When Christopher Columbus described these islands, he said that they look like a scrunched up piece of paper. He came here in 1478 to get married to Filipa Moniz. There are no railways, here. Contrary to popular belief, The Madeira Cake is actually an English creation, named after Madeira wine, popular in England at the time and often drank with the cake. The traditional cake of the islands is the ‘bolo de mel’, considered Madeira’s oldest dessert. The islands have the largest surviving area of laurel forest on Earth. Football (soccer) player Cristiano Ronaldo was born here, in the capital city of Funchal. And in the 1880s, the ukulele was created, based on two small guitar-like instruments of Madeiran origin. Oh yes, today we’re in the pearl of Portugal, Madeira.
The Região Autónoma da Madeira is a Portuguese archipelago in the North Atlantic Ocean, one of the two autonomous regions of Portugal, the other being Azores. The Madeiran archipelago includes the islands of Madeira, Porto Santo and the Desertas, as well as the Savage Islands. The islands have a population of 270,000 and cover an area of 309 square miles. The name comes from the Portuguese word ‘madeira’, meaning ‘wood’, because the islands were previously thickly wooded. The Cross of Christ appears on the flag alluding to the fact the islands were discovered by two knights of the Household of Henry the Navigator (an important figure in Portuguese political history). The cross was the symbol of the Household. Many have claimed the design of the flag is inspired by the flag of the Archipelago Liberation Front, a now defunct terrorist group whose main goal was to achieve independence from Portugal. And Madeira’s motto is wonderful. ‘Das Ilhas as Mais Belas e Livres’, or, ‘Of all islands, the most beautiful and free’.
Folkloric music is hugely popular, constructed with native instruments, regularly performed in proud and joyous occasions. They’re famed for their native wine and beer, and fish, meat, pastry and coffee are hugely popular. Sport here is exuberant – football, basketball, rugby, surfing, handball, diving, walking and hiking are all practised regularly among the islanders. Whale and dolphin watching is incredibly popular, too. Many species of both can be found just off the islands. Islands that are characterised by cliffs that rise dramatically from the sea. As Júlio Dinis once said of the capital city, Funchal, “The sea on one side, the mountains on the other, and between these two majestic splendours, the city smiles like a child sleeping, safe and warm, between its parents.”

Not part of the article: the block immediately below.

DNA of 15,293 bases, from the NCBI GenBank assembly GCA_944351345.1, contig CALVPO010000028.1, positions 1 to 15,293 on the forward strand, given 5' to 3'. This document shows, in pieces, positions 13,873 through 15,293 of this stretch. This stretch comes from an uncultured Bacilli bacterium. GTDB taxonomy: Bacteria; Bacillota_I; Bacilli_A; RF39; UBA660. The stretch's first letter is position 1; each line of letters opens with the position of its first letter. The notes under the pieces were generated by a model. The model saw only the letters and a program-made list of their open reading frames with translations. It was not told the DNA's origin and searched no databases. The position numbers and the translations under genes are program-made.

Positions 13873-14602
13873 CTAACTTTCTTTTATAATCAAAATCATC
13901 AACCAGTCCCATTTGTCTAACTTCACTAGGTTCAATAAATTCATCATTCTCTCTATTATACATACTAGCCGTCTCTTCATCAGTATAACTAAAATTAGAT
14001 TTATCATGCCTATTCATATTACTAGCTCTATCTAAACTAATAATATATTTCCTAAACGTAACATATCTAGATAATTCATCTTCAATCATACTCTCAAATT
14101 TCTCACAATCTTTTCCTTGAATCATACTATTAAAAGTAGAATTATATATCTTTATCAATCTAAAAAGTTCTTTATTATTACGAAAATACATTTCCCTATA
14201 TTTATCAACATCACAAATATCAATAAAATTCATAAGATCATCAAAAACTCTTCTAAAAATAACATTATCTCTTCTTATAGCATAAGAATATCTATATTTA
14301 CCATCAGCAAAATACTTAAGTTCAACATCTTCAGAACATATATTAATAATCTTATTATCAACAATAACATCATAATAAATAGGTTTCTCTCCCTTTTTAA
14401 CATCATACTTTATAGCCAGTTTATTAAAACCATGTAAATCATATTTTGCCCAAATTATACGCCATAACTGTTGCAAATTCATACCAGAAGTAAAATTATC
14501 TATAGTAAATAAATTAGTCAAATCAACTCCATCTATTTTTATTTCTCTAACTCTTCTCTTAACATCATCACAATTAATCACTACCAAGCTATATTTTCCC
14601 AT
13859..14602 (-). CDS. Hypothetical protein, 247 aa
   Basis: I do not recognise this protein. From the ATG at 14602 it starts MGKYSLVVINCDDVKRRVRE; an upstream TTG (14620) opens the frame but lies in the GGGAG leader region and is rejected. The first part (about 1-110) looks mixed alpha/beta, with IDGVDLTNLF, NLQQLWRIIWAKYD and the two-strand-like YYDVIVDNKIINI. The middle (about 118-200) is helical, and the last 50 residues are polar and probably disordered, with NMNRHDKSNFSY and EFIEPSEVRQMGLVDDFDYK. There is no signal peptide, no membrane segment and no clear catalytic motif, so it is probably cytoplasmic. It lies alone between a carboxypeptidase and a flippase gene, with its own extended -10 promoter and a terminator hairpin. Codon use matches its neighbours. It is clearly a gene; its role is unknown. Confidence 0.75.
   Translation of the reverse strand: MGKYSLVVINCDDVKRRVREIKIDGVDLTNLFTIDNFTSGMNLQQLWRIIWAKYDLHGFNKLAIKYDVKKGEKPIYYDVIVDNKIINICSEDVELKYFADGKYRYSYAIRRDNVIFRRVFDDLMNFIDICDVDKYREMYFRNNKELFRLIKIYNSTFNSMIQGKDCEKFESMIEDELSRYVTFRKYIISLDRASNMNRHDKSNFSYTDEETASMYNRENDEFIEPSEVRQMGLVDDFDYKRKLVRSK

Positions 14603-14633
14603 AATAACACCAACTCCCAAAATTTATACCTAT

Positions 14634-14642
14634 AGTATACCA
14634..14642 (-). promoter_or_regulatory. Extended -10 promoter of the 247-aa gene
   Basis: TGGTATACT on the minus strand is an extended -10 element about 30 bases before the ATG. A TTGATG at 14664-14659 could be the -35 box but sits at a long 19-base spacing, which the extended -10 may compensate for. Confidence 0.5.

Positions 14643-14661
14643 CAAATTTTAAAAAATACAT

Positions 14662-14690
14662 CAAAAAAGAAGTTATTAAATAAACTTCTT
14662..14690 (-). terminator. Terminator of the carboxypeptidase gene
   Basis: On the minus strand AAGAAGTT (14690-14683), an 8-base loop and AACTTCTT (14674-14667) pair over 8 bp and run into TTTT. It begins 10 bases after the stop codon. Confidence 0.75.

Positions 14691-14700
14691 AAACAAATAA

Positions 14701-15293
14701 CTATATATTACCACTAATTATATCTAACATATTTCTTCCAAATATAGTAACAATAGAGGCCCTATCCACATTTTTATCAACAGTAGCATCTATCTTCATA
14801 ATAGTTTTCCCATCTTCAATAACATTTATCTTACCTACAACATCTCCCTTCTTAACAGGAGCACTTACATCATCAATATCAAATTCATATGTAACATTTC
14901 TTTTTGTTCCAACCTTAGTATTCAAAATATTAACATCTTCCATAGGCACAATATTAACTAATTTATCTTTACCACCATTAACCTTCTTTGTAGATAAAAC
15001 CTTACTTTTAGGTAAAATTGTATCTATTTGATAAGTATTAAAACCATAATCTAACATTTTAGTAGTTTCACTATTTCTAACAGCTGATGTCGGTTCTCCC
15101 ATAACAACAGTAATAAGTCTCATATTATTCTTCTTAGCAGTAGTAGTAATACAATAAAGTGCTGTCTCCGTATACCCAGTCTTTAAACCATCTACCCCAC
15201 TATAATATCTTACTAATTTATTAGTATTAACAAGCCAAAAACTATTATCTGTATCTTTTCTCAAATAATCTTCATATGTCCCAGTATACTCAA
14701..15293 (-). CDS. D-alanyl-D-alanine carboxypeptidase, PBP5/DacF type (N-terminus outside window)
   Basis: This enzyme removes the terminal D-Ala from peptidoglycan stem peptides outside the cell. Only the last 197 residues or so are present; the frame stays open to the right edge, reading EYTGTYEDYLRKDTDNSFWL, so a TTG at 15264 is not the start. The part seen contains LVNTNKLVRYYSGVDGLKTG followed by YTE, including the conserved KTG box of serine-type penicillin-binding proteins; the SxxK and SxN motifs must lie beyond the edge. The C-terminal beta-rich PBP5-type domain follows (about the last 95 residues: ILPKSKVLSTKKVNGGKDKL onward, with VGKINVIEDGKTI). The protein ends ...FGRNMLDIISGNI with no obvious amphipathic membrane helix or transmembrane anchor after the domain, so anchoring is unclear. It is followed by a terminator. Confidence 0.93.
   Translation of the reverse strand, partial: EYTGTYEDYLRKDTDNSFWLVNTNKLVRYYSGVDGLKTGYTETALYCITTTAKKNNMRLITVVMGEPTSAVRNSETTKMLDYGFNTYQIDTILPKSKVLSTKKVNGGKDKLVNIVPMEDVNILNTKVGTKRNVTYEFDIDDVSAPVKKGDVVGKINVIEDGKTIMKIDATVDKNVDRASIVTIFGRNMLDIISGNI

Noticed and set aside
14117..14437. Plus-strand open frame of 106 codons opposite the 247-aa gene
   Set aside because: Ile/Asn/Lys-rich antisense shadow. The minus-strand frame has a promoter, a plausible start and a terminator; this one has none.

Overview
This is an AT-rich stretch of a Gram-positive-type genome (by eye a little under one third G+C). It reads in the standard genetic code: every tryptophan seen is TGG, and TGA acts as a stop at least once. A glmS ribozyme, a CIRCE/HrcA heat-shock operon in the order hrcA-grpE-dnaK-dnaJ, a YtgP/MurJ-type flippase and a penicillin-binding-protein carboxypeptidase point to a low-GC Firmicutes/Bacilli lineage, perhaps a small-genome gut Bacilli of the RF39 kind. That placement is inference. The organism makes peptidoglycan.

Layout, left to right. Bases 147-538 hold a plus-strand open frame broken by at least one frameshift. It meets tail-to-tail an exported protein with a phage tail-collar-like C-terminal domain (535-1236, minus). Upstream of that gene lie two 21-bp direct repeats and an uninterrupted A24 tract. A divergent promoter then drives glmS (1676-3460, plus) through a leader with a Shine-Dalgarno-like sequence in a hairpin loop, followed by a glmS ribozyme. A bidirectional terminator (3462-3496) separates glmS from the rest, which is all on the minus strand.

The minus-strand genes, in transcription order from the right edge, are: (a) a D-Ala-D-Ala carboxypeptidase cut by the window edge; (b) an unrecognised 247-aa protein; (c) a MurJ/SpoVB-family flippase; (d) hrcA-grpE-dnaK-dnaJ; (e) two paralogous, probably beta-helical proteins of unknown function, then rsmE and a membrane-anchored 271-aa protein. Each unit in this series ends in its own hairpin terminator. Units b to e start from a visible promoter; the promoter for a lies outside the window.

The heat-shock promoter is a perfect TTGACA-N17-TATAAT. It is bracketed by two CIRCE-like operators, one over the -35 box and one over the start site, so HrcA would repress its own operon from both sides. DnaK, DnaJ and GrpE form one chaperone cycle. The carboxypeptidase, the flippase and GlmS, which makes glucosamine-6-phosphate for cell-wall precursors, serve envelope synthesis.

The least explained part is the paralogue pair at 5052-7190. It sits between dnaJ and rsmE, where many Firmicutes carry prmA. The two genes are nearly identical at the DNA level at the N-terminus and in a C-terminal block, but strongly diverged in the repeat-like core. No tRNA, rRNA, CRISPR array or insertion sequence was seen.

There are many great places to enjoy. Monte Palace Tropical Garden is a luscious green oasis, a tropical paradise of sumptuous delight. You have the Eira do Serrado, a valley surrounded by some of the most stunning mountain scenery you’re ever likely to see. Sweeping vistas of majestic grace, pulchritudinous in an exciting tohu-bohu of elegant equilibrium. And the countless levadas that are draped over the islands, waterways now enveloped in moss and other greenery, looking resplendent as if in an oneiric fairytale.
I think the greatest sight to behold is Pico do Arieiro. A wondrous isangelous mountain range, a muckle majesty so breathtakingly empyrean it’s almost viewless. Almost unreal. It’s hard to imagine such blithesome art can exist outside of heaven, but clearly, it does. It is utterly awesome. A sight filled to the brim with brio and beauty.
Madeira. The islands of unearthly gorgeousness, wine and the ukulele.
Images: 1) The flag of Madeira (credit: wikimedia.org), 2) Pico do Arieiro (credit: becausetheyrethere.com), 3) A typical Madeiran levada (credit: wikimedia.org)
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